Prior to reaching a conclusion on this matter, we next considered the propriety of classifying the product in subheading 3003.90.0000, HTSUSA, as a medicament containing two or more constituents which are not put up in measured doses or packaged for retail sale. It is a mixture of two types of vitamin B-12 and proteinaceous material which is meant to maintain a level of nutrition when placed in animal feed premixes. The product is a mixture of two or more constituent elements produced as a by-product to the fermentation process and it is to be used for therapeutic or prophylactic uses and not put up for retail sale. Thus, it appears that the product could be considered to be a partially formulated medicament used for veterinary prophylactic purposes. It might also be considered as an intermediate stage manufacture of crystalline vitamin B-12.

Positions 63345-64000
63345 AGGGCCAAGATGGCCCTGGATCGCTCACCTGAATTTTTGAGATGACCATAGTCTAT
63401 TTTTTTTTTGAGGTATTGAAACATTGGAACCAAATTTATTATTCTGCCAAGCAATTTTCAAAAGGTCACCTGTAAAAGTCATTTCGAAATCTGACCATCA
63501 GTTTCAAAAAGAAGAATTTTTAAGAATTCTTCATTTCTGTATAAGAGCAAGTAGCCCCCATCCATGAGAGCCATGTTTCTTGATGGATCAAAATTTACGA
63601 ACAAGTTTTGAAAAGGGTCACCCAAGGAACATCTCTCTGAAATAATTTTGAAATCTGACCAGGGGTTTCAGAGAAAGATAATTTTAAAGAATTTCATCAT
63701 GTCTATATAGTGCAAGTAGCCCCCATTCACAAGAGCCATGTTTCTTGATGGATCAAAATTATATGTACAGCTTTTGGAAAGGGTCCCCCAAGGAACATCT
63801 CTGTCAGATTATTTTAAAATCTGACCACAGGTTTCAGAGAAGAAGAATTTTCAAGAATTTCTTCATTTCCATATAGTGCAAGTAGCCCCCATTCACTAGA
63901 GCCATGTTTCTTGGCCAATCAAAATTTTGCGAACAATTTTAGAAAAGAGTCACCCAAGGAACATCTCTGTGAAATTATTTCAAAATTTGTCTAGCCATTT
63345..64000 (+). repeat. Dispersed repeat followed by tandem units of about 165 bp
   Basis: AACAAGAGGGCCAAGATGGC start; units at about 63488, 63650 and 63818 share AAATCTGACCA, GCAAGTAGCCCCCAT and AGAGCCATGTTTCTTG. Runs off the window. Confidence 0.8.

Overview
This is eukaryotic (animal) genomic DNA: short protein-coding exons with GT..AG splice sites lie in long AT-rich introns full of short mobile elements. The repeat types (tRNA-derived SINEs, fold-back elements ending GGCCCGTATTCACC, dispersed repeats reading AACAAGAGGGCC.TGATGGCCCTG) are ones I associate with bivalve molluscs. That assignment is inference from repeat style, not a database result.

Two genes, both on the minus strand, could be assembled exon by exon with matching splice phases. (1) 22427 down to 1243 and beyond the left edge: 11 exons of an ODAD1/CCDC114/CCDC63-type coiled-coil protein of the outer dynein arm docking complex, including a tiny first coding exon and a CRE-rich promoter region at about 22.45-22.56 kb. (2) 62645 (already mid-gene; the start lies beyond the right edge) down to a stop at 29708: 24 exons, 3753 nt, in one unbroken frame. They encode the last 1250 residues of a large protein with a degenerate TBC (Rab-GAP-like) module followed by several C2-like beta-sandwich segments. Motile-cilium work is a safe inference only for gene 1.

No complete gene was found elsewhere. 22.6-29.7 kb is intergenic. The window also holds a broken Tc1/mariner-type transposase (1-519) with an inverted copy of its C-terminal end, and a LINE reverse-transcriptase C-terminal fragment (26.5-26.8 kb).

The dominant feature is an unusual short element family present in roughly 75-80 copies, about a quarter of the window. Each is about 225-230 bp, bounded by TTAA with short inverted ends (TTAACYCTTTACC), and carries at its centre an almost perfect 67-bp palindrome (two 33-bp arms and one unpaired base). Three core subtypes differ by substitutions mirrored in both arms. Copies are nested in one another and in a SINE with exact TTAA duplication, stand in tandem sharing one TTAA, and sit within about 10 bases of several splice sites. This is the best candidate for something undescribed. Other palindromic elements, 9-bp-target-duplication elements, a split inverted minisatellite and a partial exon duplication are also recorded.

Since the provision for vitamins more specifically covers the product than does the other medicament provision, we believe it is more appropriate to classify the product under the former provisions.


Vitamin B-12 eluate which will be dehydrated, standardized and diluted subsequent to importation so that it can be incorporated into animal feed premix is classifiable under subheading 2936.26.0000, HTSUSA. The eluate is subject to a general rate of duty of 16.2 percent ad valorem.

Since the rate of duty under the classification indicated above is the same as the liquidated rate, you are instructed to
deny the protest in full. A copy of this ruling should be attached to Customs Form 19 and provided to the protestant as part of the notice of action on the protest.


John Durant, Director
Commercial Rulings Division